To make things easier (for me and my readers), I’ve assumed that the basic military structure is the same for Jotunn and Aesir — despite a few key differences. The Vanir and Alvar fight differently, though, as do the Svartalvar.

The Aesir have three basic military groups:

  • Garrisons: Comprised of older men and women along with those young boys & girls who are learning about military life before they are compulsorily enrolled in the army. In my fictional culture, everybody learns how to fight. Most don’t end up doing that professionally, though.
  • Army: The largest fighting body of Aesir, led by Tyr and Ullr. It is comprised of multiple warbands. Their main job is border protection and internal security along the roads. These warbands are on their way to becoming more specialized (e.g.,. cavalry only, archers only, etc.).
  • Einherjar “Those who fight alone”: This is my elite fighting force — and are an important part of the story. To become Einherjar a warrior has to distinguish him/herself on the battlefield. Over time, and particularly since Odin went wandering in my book’s backstory, the Einherjar have grown large and begun to sprawl. (My Einherjar are not (yet) those you know from myth.)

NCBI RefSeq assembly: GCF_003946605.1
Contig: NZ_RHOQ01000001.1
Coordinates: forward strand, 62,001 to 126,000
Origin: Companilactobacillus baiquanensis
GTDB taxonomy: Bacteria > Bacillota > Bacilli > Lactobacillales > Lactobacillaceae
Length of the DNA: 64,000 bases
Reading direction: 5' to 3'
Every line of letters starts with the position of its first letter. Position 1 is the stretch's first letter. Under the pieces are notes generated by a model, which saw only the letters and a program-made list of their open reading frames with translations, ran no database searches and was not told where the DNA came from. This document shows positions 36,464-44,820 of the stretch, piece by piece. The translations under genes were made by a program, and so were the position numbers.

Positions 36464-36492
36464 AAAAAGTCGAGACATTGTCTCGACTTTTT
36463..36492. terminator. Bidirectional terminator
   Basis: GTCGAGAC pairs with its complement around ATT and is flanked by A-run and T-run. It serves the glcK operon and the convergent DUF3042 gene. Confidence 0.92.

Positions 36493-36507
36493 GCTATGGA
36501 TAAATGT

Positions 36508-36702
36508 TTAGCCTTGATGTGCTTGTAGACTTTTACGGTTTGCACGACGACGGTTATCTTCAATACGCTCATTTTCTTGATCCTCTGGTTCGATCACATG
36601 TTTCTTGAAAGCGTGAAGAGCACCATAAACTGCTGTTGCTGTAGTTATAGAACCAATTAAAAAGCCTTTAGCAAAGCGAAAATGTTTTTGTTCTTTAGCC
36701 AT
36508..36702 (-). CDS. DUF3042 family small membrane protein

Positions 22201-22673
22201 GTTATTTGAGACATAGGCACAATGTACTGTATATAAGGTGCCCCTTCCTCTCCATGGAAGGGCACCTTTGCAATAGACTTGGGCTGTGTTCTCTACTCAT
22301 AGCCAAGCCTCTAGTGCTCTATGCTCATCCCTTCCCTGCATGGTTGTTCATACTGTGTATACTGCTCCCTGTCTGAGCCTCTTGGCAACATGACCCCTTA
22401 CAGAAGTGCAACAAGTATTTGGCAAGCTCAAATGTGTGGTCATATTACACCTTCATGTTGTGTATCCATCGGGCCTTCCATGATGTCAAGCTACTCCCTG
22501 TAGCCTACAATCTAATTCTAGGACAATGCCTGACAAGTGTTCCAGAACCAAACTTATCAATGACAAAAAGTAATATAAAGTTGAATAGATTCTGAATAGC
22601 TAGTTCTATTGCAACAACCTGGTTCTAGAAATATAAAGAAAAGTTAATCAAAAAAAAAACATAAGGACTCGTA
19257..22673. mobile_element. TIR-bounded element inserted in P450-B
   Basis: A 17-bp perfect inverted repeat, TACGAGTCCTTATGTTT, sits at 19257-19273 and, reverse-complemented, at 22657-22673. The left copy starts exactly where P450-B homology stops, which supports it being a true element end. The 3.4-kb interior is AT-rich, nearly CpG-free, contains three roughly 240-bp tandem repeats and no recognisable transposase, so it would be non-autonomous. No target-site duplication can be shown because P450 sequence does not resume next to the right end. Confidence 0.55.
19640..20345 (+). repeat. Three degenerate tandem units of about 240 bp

All three of the above groups use horses (everyone knows how to ride) to get from one place to another, but they typically dismount to fight. They will also use ships to get from place to place, when possible.

Jotunn warbands are called “vegr.” That’s the Old Norse word for “road” or “way.” When speaking of death, the Old Norse would often say “he/she is on the road to Hel.” That phrase translates to Helvegr — which I thought  would be a cool name for a military group. So, all the Jotunn warbands are called XYZ-vegr. Helvegr is the best of them all and it is led by Beli.